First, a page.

British luxury car maker Bentley Motors’ model line-up will include only plug-in hybrids and electric cars until 2026 and will be fully electric by 2030, as chief executive Adrian Hallmark said the company wants to “be ahead” of the UK’s move away from petrol engines.
The Volkswagen-owned company said it will reinvent every aspect of its business to become an end-to-end carbon-neutral organisation, starting with the introduction of two plug-in hybrids next year as part of its “Beyond100” strategy to accelerate the development of electrified models.
"The reason we are moving towards electrification is very simple; there are two factors … one is customer demand – more and more [demand] is for electric vehicles. We’ve got customers … asking when we can deliver the first electric Bentley,” Mr Hallmark told BBC News on Friday.
“Secondly, of course, legislation is pushing combustion engines out of the market so we don’t want to be a victim to that trend, we want to be ahead of it.”
Like several European countries, Britain has committed to phase out the sale of petrol and diesel-fuelled cars by 2040. However, earlier this year Prime Minister Boris Johnson said he plans to bring forward an outright ban on the sale of traditionally powered passenger cars and even hybrids, to 2035.
If this happens, the UK would be the first nation to end the era of internal combustion, making the bid by Bentley – the world’s largest producer of 12-cylinder engines – to be fully electric by 2030 well ahead of that target.
In the summer, Bentley said it would cut 1,000 jobs, nearly a quarter of its UK workforce, through a voluntary release and redundancy programme, as the Crewe-based company makes the shift towards an electric model line-up. That figure was revised downwards to 800 this week, with the success of its voluntary redundancy programme reducing the risk of staff losing their job.
However, Mr Hallmark said the company will “upscale, retrain and redeploy people because we still intend to grow”.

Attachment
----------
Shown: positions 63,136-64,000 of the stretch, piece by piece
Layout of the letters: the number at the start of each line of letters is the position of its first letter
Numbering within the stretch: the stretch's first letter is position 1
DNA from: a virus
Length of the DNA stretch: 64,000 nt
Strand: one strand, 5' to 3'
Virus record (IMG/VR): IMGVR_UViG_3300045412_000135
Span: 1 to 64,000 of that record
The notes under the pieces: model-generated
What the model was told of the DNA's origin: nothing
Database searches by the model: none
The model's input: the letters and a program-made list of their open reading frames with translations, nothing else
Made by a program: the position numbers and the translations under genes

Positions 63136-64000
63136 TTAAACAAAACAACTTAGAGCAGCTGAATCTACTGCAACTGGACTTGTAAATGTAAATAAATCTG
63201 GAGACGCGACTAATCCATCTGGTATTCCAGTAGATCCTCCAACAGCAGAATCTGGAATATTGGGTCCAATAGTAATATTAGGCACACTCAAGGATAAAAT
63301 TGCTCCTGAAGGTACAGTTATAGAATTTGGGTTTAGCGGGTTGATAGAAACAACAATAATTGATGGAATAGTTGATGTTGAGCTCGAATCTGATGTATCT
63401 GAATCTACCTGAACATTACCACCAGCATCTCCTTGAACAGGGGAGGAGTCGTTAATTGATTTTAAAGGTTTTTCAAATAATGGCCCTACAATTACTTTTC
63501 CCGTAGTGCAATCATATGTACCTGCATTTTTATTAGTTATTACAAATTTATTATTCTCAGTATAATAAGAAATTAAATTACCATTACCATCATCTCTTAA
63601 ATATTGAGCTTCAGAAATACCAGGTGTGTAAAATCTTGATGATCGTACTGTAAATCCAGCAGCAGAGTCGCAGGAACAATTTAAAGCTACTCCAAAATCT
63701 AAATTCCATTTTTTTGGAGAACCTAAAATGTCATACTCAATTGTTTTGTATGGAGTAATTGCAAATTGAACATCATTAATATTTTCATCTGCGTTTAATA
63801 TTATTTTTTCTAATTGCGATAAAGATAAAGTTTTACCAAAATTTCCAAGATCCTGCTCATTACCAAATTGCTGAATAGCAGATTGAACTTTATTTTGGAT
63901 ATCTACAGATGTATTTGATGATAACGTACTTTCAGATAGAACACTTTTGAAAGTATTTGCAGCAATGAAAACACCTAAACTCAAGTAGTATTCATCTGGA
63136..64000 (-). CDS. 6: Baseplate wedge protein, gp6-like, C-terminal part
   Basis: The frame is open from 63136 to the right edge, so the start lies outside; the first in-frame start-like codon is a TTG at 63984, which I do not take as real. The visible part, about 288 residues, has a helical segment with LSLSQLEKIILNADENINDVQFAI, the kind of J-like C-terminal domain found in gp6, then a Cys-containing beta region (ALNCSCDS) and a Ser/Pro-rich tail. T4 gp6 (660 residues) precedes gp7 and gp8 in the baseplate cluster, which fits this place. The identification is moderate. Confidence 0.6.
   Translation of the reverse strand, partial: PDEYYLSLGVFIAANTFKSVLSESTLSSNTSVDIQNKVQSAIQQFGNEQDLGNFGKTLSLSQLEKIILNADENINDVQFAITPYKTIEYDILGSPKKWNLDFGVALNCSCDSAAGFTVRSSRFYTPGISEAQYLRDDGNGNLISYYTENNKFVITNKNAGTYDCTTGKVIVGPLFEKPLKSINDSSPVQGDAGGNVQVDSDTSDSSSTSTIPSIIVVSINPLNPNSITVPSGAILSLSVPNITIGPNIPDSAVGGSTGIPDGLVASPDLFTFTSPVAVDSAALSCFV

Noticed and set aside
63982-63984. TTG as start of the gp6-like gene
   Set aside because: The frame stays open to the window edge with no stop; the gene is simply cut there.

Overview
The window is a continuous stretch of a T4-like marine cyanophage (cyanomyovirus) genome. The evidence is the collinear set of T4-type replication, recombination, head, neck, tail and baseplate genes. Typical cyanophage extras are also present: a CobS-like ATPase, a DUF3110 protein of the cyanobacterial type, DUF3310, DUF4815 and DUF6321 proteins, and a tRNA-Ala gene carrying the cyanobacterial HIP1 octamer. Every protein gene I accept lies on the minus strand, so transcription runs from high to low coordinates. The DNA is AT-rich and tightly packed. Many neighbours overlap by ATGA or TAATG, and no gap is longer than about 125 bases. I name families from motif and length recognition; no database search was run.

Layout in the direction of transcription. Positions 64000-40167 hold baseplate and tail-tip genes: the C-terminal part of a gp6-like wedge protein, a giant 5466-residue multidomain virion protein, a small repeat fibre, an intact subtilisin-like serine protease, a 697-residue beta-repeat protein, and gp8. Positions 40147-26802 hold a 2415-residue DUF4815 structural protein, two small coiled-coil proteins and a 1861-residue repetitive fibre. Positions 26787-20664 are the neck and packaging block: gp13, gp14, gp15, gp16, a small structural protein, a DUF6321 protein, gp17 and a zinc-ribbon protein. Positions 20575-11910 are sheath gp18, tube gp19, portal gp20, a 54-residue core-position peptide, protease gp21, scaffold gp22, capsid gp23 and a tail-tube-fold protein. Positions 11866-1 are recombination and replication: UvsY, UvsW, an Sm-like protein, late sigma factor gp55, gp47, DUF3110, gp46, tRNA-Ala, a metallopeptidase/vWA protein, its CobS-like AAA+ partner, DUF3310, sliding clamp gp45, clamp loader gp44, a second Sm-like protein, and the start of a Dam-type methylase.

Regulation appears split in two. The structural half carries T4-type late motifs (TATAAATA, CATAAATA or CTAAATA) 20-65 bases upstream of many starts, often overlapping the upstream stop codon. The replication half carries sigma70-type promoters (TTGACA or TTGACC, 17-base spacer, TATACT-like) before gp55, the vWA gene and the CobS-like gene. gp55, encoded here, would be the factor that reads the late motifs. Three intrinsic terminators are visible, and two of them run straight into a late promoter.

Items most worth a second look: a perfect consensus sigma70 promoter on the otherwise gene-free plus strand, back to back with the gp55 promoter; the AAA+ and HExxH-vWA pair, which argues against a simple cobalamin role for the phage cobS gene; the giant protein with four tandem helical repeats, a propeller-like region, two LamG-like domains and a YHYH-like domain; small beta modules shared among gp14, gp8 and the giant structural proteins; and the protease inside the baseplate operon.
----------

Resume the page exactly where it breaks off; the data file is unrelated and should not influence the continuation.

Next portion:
“It’s not a question of shrinking the company, it’s growing it but in a different way so all the people engaged … in the design, the assembly … we redeploy and retrain them,” he said.
Bentley’s move to become a “sustainable” and “wholly ethical role model for luxury” comes as Volkswagen chief executive Herbert Diess also vowed to pursue a sweeping transition to electric cars this week, saying it is a matter of survival, despite the pandemic derailing the auto industry in the short-term.
“If you’re not fast enough, you’re not going to survive,” Mr Diess said. “In the long run, climate change will be the biggest challenge mankind is facing.”
Volkswagen aims to double electric-vehicle sales in 2021, he said, as the company seeks to meet increasingly stringent emissions regulations in Europe and elsewhere.
“Governments play a huge a role by setting policy to influence consumer choices,” Mr Diess said. “For many people, it will be very difficult to decide against an electric car.”
Bentley’s first electric model will be available in 2025 and the company will offer plug-in hybrid and electric models only within its range by 2026. By 2030, this will switch to electric models only.
The company revealed its all-electric EXP 100 GT concept car in 2019, made with sustainable materials including 5,000-year-old copper-infused Riverwood.
Last year, Bentley’s production facility in the northern town of Crewe was the first luxury automotive factory to be certified carbon neutral by the Carbon Trust, thanks to innovative solutions such as a water recycling system and a 10,000-solar panel car port.
The company said the result of its restructuring programme means it is in a position to achieve a positive financial performance for 2020 despite the pandemic.
Last week, Volkswagen announced a return to profit for the third quarter thanks to surging demand for luxury cars.